Tuesday, June 02, 2015

An Afternoon at the Movies: Expected Consequences

Part 4

I realize that I left you hanging, wondering what happened, by skipping a day from the sequence of the story of our trip to the movies in Richmond. I did this because I wanted to think a little more about what I wanted to write. I also wanted to be a bit calmer so I could be more thoughtful. I give thanks to the fact that I finally realized that what I thought when angry isn't necessary what I would think when calm.

Some of you may be waiting for an ultimate confrontation or resolution.

That didn't happen.

What I wanted to write about was an overheard conversation from two people who had been in the same movie theatre, watching the same movie, where the same events occurred. Where a woman with a disability had to repeatedly use sounds, like a low and then rising moan, to call her staff to her side. I was not concerned about the moans, they didn't bother me, I was bothered by the behaviour of the staff.

But the people whose conversation I overheard didn't notice the staff, didn't notice that the moans had meaning, they only noticed the noise.

One: "Those people shouldn't be allowed in movie theatres, it costs a lot of money to go to a movie and to have it ruined by that G*d damned noise is f*cking ridiculous."

Other: "I agree! They were better off when they were put away."

The conversation sickened me.

Clearly these are people who don't have a great degree of tolerance for people with disabilities. I'm betting if a child was in the movies they may complain that the child was noisy but they wouldn't suggest locking children away. The fact that the idea of institutionalization is still a quick option for those frustrated by the behaviour of someone with a disability tells me that community living and inclusion are still fragile social ideas.

What makes this horrific to me is that those staff, and their behaviour, their lack of support for a woman who didn't want to sit at the end of a row, alone, fuelled the latent bigotry and bias of members of the audience. These were two, were there more? Probably.

Our job isn't to just support people with disabilities as they live their lives in the community, our job is also to support the concept, the radical idea, that people with disabilities belong in the community. How we do our jobs publicly will either enhance the concept of civil liberties and freedoms for people with disabilities or it will detract from the idea that people with disabilities are a people deserving of civil liberties.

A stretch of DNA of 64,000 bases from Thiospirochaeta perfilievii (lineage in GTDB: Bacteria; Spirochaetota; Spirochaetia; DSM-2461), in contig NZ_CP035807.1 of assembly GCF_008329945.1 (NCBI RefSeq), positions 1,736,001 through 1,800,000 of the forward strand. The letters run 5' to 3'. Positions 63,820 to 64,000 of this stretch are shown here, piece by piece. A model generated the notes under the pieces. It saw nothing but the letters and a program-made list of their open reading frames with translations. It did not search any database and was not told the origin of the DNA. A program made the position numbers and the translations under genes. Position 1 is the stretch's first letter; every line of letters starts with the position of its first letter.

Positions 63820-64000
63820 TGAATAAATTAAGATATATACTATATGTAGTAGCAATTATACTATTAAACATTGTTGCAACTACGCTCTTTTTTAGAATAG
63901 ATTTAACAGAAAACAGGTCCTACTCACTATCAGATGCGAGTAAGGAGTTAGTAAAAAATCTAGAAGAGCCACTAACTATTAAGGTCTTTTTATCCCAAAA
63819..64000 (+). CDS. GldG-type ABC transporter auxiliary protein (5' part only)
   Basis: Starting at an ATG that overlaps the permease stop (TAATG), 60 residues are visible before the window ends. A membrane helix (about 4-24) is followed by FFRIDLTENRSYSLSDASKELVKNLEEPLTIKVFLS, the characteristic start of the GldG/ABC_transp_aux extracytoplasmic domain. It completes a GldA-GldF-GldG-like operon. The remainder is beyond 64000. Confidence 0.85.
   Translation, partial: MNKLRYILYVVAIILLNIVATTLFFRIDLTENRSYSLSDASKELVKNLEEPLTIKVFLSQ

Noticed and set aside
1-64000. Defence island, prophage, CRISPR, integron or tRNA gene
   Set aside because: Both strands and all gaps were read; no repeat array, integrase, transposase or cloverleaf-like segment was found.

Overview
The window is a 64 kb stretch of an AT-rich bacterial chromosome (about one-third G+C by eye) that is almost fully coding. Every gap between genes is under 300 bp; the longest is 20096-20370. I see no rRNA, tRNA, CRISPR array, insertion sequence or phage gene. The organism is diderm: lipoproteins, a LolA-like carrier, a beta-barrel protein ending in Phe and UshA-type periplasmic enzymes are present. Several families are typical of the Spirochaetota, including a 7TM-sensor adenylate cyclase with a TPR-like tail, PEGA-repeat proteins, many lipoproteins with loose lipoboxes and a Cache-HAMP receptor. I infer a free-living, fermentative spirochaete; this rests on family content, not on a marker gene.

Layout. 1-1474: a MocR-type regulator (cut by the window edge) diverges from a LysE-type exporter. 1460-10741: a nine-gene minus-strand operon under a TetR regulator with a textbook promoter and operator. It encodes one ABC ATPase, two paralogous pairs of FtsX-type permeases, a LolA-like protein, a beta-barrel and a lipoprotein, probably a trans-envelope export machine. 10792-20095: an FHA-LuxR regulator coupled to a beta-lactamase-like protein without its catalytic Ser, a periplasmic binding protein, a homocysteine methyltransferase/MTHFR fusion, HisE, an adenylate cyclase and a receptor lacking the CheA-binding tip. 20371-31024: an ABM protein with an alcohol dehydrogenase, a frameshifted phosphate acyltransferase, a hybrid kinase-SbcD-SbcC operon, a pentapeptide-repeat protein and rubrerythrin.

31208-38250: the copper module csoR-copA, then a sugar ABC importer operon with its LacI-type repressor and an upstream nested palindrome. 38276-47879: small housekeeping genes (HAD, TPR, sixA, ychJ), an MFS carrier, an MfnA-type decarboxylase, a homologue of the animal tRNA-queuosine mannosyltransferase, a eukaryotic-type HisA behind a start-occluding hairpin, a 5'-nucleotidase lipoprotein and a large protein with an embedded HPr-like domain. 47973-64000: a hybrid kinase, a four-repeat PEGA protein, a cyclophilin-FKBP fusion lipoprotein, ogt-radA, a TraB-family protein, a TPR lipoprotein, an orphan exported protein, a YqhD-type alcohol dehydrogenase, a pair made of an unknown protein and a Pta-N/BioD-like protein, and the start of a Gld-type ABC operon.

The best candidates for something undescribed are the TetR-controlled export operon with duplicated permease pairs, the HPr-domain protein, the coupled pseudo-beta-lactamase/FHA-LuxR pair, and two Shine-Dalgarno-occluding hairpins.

It's not fair.

But it's the way it is.

A poorly supported woman was blamed for her poor support.

And the suggestion that she be locked away, forever, is terrifying.

Damage was done.

Serious damage.

All because someone made a decision that a woman with a disability wasn't worth sitting with, sitting beside. All because someone valued her so little that her voice, yes she had a voice, wasn't worth listening to.

A message to all staff and support people, you are supporting people with disabilities in the community and therefore you are supporting the concept of community living - never forget that your job is bigger than you thought, you are serving and individual and the cause of freedom at the same time. 


Anonymous said...

What I don't think "staff" understand is that leaving clients to their own coping devices while pursuing their own interests (whether it's a game, watching a movie or whatever) is tantamount to theft. If they are being paid to support an individual, any distraction from that work means they are taking "paid time off." I have seen this in malls where staff let clients "tag along" while they do their own personal shopping, in restaurants where 2 staff meet and are engaged in animated conversation while the people they support are absorbed in eating fries and are generally ignored and in video rental stores where staff goes early on a Friday to get the best movies to take home, while the clients wander aimlessly around the store (yes, my daughter worked at Blockbuster and began to notice the regulars!). Using client time to engage in your own pursuits is theft!! Let's call a spade a freaking shovel!

Anonymous said...

One: "Those people ..."

Other: "I agree! They ..."

Disabled people aren't human - they are 'other.' They are 'them.'

These speakers would probably have more sense than to use those words (whether they thought them or not) about people of color - because that would be racist, wouldn't it?

It IS sickening. I hope you reported the staff behavior to the appropriate managers of the 'caretakers' who don't.

Anonymous said...

Oh Dave your writing is so profound about a truth that is so obvious and yet so obscure until you point it out.
I'm cutting and pasting your words into a training presentation (of course referencing your blog as the origin) right now.